…Bill Seeks Steel Cents, Nickels, Dimes, and Quarters. Note that the bill’s main sponsors are from Ohio, which is a steel manufacturing state. But this legislation is more than just grandstanding.
Unlike similar legislation in previous sessions of congress, this new bill will probably gain traction in the current congress, since the government has now been losing money with the seigniorage costs of pennies and nickels for many years. Well, I’ve been warning you since 2009, folks.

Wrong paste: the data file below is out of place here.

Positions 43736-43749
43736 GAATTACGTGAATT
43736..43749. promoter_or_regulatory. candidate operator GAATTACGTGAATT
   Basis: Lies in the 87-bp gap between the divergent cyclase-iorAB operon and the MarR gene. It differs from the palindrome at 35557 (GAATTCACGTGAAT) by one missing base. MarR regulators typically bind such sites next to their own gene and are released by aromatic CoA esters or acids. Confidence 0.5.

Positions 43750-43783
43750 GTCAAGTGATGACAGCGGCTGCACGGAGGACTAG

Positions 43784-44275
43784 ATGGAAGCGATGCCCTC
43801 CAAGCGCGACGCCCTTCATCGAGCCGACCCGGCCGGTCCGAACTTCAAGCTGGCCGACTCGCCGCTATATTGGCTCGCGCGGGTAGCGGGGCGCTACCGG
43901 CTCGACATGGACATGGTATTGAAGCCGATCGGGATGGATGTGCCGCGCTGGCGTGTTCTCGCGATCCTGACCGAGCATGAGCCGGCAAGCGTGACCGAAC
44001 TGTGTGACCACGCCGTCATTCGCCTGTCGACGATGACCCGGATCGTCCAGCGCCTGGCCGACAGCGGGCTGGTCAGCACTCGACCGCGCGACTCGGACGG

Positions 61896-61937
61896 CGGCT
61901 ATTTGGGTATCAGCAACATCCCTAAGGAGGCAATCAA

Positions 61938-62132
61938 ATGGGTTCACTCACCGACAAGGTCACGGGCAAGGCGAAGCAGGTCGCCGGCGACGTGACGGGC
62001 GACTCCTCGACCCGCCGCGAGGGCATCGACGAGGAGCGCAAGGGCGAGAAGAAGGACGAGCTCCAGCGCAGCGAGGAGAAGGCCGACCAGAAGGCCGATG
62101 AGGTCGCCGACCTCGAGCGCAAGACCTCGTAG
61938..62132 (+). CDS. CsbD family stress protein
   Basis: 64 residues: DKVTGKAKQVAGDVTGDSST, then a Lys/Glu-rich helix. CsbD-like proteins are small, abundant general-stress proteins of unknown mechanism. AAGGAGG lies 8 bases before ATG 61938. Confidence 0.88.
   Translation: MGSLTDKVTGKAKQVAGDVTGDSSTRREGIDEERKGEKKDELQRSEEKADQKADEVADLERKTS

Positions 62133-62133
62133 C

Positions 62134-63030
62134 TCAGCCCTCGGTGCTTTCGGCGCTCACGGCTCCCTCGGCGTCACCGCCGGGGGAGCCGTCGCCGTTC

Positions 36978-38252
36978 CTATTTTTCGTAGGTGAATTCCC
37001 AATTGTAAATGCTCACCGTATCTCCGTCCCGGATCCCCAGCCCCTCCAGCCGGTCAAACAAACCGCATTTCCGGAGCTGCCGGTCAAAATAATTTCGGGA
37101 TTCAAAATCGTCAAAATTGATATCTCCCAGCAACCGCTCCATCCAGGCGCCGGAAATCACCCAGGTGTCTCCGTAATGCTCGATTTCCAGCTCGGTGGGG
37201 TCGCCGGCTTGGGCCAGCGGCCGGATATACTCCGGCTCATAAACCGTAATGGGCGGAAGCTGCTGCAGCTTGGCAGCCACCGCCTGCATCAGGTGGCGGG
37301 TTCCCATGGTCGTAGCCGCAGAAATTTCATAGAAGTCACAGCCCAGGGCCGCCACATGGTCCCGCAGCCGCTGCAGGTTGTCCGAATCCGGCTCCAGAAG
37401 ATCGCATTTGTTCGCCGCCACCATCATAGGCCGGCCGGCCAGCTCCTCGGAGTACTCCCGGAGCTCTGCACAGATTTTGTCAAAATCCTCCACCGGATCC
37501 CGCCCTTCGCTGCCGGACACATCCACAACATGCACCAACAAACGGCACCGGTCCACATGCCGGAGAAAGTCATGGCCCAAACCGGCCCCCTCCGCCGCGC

While this bill is still in committee, I suspect that a coinage composition change will take place before the end of 2013. The ravages of inflation made the change inevitable. The Coinflation web site presently lists the scrap value of the base metal content of the current U.S. zinc penny at $0.021192 (211.92% of face value) and the cupronickel five cent piece at $0.045671 (91.34% of face value), and their actual minting and distribution costs are actually much higher. According to Coin Update, it cost the US Mint $0.1009 to produce and distribute each nickel, as of fiscal year 2013. They can’t go on spending 10 cents producing each five cent coin much longer….